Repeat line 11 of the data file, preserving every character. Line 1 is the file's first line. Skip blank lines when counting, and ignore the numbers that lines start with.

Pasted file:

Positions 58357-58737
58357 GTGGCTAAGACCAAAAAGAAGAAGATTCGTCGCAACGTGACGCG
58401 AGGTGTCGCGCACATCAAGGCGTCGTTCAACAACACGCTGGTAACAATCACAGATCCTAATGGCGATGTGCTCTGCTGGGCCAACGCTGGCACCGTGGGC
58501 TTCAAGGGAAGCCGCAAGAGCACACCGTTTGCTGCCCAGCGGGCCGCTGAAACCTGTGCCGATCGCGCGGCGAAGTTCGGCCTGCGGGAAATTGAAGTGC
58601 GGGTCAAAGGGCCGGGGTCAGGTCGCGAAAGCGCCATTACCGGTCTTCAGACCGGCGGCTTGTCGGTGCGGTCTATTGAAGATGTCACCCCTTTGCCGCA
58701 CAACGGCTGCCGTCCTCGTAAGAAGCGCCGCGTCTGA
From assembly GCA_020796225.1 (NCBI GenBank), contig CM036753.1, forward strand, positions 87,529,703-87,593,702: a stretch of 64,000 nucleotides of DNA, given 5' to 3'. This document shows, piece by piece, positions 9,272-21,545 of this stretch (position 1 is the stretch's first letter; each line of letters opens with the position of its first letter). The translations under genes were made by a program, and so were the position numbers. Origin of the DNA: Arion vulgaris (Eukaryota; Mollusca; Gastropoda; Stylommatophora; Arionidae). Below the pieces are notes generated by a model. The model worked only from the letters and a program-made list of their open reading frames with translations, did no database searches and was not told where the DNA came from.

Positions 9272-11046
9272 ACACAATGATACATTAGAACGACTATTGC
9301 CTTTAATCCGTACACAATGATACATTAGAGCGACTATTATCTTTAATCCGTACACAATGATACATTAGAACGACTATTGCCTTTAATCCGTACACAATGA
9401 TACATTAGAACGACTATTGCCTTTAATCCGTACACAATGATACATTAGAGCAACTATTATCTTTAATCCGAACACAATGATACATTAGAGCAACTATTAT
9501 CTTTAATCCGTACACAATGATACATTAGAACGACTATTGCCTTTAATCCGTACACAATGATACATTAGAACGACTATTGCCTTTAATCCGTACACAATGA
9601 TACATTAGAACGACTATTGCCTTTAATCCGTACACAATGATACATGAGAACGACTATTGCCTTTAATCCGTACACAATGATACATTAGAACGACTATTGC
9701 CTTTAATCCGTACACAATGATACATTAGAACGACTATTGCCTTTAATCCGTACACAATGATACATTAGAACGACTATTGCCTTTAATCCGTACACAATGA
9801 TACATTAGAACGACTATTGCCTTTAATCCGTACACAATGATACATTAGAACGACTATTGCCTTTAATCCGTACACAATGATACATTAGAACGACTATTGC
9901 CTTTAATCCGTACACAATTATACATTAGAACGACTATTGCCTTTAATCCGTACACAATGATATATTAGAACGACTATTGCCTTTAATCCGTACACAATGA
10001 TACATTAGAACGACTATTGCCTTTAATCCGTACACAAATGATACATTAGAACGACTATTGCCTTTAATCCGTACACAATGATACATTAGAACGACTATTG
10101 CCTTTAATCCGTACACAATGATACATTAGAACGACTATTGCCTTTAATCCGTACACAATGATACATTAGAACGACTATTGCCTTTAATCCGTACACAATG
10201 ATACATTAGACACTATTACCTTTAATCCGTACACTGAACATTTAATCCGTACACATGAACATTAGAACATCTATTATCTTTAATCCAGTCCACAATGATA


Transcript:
9401 TACATTAGAACGACTATTGCCTTTAATCCGTACACAATGATACATTAGAGCAACTATTATCTTTAATCCGAACACAATGATACATTAGAGCAACTATTAT